Beginning with single density floppy disks and PC era hard drives, the written signal was 'pre-compensated' to minimize the shifting of pulses upon reading, but no such technique was used with the Diablo drives.

Floppy disk data separator chips were available but are intended to support the much lower bit rates of the original SD and DD floppy drives, 250Kbps to 500Kbps whereas the Diablo is streaming data bits are 1.67 Mbps. The phase locked loops available on the Spartan 3E fpga chips won't operate at so low a frequency, requiring minimum frequencies in the range of 10Mhz.

Thus, I have to work out a different method. Opencores has a DPLL although I am not certain how good it will be at handling disk signals.The goal is to generate a train of clock outputs that is synchronized to the time averaged clock pulses observed from the head, then use that to cleanly separate transitions that are far enough from the clock to be considered a data bit value of 1.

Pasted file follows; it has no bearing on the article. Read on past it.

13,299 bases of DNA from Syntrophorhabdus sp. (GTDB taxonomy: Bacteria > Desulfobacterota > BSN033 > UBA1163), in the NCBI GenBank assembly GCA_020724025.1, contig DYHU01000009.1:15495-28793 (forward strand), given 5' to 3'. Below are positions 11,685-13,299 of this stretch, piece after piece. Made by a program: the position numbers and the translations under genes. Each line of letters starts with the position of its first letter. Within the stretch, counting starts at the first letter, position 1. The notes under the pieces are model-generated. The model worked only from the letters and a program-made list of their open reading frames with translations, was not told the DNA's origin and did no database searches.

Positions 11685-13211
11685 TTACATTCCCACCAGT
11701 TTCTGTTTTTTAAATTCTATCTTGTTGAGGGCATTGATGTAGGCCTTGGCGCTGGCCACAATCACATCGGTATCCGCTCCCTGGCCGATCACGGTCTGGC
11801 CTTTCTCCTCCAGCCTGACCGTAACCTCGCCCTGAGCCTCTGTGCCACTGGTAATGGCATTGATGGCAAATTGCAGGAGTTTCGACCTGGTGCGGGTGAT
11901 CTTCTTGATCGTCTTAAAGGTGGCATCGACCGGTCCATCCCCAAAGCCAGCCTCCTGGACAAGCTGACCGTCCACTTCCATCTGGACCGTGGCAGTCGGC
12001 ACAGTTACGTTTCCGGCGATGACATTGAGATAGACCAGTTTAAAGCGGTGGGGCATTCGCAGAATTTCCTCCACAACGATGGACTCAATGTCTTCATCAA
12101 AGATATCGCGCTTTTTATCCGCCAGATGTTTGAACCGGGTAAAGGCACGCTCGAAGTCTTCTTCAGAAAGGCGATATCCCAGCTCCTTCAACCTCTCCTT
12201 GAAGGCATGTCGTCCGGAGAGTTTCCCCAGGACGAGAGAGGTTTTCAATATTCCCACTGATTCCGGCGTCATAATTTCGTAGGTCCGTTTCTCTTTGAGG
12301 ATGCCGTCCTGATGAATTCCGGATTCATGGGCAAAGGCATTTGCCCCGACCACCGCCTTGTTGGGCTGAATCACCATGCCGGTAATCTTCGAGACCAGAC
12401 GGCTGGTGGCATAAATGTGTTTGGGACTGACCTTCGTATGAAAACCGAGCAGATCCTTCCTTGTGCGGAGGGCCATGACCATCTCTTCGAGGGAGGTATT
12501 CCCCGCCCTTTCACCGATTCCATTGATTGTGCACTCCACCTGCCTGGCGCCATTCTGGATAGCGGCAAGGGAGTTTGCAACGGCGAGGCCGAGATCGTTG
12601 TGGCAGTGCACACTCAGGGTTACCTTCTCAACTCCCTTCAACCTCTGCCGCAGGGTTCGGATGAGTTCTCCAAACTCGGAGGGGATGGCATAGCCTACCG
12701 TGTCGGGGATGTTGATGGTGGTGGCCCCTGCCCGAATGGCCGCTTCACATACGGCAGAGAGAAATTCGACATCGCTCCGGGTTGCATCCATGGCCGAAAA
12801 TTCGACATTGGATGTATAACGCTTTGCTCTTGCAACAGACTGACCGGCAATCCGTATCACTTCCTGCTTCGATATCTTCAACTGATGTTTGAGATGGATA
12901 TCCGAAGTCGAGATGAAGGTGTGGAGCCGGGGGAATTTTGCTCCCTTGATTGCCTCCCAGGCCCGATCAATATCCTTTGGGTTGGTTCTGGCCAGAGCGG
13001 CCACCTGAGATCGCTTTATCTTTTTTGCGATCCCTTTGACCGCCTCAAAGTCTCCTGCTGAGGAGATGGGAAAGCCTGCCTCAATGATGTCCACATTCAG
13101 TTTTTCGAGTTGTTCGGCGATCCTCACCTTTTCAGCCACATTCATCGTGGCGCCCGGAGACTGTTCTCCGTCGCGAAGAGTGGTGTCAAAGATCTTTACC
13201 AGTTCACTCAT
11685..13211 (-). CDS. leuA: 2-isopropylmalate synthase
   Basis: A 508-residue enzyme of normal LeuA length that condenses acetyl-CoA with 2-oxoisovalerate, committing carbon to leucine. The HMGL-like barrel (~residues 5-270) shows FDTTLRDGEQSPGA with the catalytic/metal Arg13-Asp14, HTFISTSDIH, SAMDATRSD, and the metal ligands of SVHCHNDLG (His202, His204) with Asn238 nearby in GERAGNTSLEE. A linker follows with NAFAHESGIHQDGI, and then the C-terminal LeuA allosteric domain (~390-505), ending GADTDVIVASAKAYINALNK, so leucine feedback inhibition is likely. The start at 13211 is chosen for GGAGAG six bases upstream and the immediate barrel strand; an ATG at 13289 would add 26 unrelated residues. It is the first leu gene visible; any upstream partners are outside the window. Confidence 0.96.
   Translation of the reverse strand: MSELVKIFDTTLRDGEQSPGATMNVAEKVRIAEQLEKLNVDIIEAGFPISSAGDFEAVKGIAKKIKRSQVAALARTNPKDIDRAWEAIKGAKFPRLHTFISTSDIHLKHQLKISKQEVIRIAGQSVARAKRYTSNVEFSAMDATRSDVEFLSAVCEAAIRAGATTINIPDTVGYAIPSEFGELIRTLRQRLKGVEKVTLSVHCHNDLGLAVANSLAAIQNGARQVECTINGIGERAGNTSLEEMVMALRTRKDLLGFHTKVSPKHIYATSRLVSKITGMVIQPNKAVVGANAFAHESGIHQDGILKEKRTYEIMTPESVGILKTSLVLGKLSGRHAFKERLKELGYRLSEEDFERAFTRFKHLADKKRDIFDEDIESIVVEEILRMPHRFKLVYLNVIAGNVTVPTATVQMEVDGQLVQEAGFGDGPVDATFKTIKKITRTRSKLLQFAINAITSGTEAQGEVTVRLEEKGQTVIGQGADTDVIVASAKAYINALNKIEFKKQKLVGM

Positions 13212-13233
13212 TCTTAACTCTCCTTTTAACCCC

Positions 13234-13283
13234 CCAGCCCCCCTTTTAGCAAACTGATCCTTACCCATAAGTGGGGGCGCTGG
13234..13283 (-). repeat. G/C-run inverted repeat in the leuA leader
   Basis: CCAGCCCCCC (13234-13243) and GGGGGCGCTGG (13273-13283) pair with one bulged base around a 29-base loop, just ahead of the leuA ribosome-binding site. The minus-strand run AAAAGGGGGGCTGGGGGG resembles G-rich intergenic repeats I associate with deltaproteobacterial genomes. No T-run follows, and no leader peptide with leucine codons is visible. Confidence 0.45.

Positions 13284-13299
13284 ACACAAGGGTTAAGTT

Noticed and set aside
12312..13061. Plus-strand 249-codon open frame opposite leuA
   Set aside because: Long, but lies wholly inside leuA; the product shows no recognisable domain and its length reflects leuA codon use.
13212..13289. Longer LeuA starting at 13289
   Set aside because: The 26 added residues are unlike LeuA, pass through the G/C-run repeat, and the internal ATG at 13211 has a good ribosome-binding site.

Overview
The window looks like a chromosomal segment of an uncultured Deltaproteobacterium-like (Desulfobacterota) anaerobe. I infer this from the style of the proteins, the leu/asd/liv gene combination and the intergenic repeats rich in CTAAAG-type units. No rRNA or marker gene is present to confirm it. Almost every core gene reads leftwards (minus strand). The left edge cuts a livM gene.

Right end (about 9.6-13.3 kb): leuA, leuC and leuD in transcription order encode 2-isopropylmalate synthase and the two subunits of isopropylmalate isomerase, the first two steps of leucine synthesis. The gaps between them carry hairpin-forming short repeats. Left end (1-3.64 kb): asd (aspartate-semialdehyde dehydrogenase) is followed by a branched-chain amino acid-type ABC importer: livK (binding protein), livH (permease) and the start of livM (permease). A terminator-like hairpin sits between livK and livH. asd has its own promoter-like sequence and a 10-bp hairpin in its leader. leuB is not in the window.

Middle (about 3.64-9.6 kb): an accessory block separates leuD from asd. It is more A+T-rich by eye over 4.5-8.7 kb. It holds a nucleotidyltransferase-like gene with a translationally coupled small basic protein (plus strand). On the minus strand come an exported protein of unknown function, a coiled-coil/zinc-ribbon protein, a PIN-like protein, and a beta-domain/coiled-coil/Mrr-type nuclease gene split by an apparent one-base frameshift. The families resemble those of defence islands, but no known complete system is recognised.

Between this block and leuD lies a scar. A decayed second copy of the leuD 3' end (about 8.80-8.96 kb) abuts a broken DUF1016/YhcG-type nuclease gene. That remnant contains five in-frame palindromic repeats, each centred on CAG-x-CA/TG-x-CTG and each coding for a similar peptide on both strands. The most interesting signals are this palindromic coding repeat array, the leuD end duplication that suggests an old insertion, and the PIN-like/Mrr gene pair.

I will implement this in the fpga, digitally mix the ReadData and ReadClock as an input, create the scaffolding for the data separator based on this, then compare the results of this versus the Diablo separator circuit. This is going to be complex design work. 

Thursday, December 8, 2016

Emulator board designed and fabbed out


Today I completed the emulator role board design and shipped it off to a different foundery,, as they would do a quantity one order. I need to be more confident in the correctness of the board before I order more.

Multilayer view of PCB design for emulator board

The above board is 6" wide by 4" high and has an 2x20 IDC type male shrouded connector on each side. The left one is mounted on the bottom of the board and plugs downward into the female connector on the Digilent FPGA extension board seen below. The right side connector is mounted on the top and accepts the 40 signal ribbon cable that runs to the Alto computer or other system that makes use of a Diablo 31 disk drive.